Philippine bid to lower criminal liability age wins backing

A bill to reduce minimum age of criminal responsibility from 15 to nine years of age is cleared to go before congress
Philippine bid to lower criminal liability age wins backing

A bill proposing to lower the minimum age of criminal responsibility for children from 15 to nine years old is ready to go before  the Philippine Congress. (Photo by Angie de Silva)


The Philippine Lower House’s justice committee backed a draft bill on Jan. 21 that would lower the minimum age of criminal responsibility from 15 to nine years old.

The proposed legislation seeks to amend a law that currently retains the minimum age of criminal liability at 15, but allows children as young as 12 to be detained in youth care facilities.

It would allow children between nine and 14 years old who commit "serious crimes" to be locked up.

"Serious crimes" include offences such as murder, abduction, car theft and drug crimes.

Committee chairman, Congressman Salvador Leachon, said the bill seeks to protect children from being used by criminal gangs to commit crimes.

"We are not putting these children in jail but in reform institutions to correct their ways and bring them back into the community," said the legislator.

Children's rights groups and advocates expressed dismay at the committee’s decision.

"To say that child rights advocates are now crestfallen is an understatement," read a statement from the Child Rights Network, an alliance of 46 organizations pressing for children’s rights.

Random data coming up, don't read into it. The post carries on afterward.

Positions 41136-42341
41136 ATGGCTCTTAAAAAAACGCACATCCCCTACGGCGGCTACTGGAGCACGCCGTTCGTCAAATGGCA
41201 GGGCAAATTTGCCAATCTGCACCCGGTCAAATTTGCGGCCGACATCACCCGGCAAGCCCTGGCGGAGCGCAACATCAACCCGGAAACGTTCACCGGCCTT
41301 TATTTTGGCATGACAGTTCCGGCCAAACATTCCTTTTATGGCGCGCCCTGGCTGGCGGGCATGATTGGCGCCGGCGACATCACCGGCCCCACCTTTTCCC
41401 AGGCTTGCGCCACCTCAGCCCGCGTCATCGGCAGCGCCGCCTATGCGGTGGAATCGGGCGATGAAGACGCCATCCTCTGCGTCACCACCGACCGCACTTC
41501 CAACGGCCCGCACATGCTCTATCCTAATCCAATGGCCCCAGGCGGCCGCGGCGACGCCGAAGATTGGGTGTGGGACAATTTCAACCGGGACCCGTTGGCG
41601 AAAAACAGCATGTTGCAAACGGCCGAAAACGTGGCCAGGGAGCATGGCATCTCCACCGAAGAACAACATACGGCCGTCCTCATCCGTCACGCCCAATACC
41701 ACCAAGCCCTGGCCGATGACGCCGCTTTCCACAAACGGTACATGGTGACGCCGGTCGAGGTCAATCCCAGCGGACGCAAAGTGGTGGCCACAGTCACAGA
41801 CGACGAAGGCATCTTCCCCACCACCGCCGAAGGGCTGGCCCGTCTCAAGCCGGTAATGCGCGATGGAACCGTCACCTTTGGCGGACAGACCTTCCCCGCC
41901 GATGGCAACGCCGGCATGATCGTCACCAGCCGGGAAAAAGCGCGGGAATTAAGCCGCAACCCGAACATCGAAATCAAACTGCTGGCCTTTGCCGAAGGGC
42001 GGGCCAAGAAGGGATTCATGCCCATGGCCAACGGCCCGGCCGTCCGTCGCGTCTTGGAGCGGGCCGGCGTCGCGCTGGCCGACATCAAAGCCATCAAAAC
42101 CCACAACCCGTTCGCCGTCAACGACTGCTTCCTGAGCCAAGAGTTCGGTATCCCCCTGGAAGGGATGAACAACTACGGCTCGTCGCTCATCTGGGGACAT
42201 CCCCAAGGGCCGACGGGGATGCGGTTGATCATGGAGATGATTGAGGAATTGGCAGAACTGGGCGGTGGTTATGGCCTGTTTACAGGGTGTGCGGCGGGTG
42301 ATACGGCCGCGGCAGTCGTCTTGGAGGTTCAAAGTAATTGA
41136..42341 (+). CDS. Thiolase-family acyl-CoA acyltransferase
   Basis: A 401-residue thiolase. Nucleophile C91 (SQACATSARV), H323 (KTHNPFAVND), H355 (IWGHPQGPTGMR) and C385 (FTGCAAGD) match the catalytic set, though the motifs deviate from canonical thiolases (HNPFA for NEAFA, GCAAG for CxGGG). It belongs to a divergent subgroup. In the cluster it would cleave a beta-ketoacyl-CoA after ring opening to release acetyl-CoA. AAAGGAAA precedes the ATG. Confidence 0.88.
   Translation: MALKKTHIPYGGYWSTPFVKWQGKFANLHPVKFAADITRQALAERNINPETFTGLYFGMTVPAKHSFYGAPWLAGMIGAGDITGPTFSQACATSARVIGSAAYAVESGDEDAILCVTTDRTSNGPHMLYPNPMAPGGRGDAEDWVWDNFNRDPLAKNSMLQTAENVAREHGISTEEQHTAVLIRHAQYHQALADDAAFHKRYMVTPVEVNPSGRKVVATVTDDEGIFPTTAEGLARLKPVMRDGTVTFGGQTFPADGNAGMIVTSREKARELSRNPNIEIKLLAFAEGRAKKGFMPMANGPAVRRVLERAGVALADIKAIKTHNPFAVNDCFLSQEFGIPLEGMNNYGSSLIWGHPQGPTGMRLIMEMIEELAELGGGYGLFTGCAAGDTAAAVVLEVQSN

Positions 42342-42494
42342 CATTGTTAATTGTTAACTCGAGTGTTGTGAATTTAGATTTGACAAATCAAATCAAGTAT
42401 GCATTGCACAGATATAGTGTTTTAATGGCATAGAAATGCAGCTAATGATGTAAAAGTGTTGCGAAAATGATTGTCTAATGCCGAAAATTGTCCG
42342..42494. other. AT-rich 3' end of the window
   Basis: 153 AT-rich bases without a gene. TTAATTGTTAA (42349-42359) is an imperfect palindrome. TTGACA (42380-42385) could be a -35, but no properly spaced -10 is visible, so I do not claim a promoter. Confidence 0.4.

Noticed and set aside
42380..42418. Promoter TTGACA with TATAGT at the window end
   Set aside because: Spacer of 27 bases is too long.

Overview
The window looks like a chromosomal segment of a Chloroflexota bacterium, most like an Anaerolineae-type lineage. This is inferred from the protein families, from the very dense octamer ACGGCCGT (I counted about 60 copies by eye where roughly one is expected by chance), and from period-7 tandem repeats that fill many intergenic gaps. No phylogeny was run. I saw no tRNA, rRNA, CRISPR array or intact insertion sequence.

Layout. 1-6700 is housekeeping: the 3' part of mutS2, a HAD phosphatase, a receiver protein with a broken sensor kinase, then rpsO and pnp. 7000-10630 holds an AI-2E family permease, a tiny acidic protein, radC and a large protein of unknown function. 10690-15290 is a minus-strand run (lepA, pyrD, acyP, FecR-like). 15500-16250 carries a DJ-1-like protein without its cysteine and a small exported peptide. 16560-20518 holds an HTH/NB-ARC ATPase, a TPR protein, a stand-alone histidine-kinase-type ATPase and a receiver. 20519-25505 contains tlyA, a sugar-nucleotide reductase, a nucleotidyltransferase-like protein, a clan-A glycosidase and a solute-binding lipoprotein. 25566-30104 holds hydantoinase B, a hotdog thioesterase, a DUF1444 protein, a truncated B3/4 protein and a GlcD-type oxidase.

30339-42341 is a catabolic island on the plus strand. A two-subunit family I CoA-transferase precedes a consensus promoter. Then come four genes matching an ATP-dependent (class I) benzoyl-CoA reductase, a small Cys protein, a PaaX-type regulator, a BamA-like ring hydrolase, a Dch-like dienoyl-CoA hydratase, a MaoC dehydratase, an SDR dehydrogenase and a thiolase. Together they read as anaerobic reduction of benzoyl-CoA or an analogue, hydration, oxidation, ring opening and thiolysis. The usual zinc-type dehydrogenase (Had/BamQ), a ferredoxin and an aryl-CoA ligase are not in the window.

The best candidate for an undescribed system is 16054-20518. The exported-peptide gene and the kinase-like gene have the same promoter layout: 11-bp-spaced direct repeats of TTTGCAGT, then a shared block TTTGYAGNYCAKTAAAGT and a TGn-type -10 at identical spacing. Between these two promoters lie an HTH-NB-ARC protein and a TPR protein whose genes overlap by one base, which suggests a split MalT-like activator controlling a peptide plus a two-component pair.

The group said the proposed bill "is a stark mockery of … child development."

Bishop Pablo Virgilio David of Kalookan called it “un-Christian.”

"We cannot even properly hold adults liable for their criminal offenses, now we want to hold nine-year-old children in conflict with the law criminally liable as well?" said the prelate.

The bishop, an outspoken critic of President Rodrigo Duterte's policies, said if the bill becomes law, the legislators should be remembered as the most “naive, heartless, and un-Christian we have ever had."

The bishops' conference earlier expressed opposition to the proposal.

Instead of lowering the age of criminal liability, the bishops said stiffer penalties should be imposed on those who exploit children in the perpetration of crime.

Salinlahi, a children's rights advocacy group, protested outside the House of Representatives on Jan. 21 against the "ruthless move by legislators."

The group said the dismal situation of Filipino children pushes them into anti-social activities and criminality.

"These are the immediate issues that the Duterte government have neglected to resolve for nearly three years," Salinlahi secretary-general Eule Rico Bonganay said.

"The victims are punished while this useless administration gets away with crimes against the Filipino people, including abandonment of its responsibility to look after children’s rights and welfare."

For its part, the Child Rights Network called on legislators to correct this “major blunder and consider exerting rational thought" and oppose the lowering of the minimum age of criminal responsibility.

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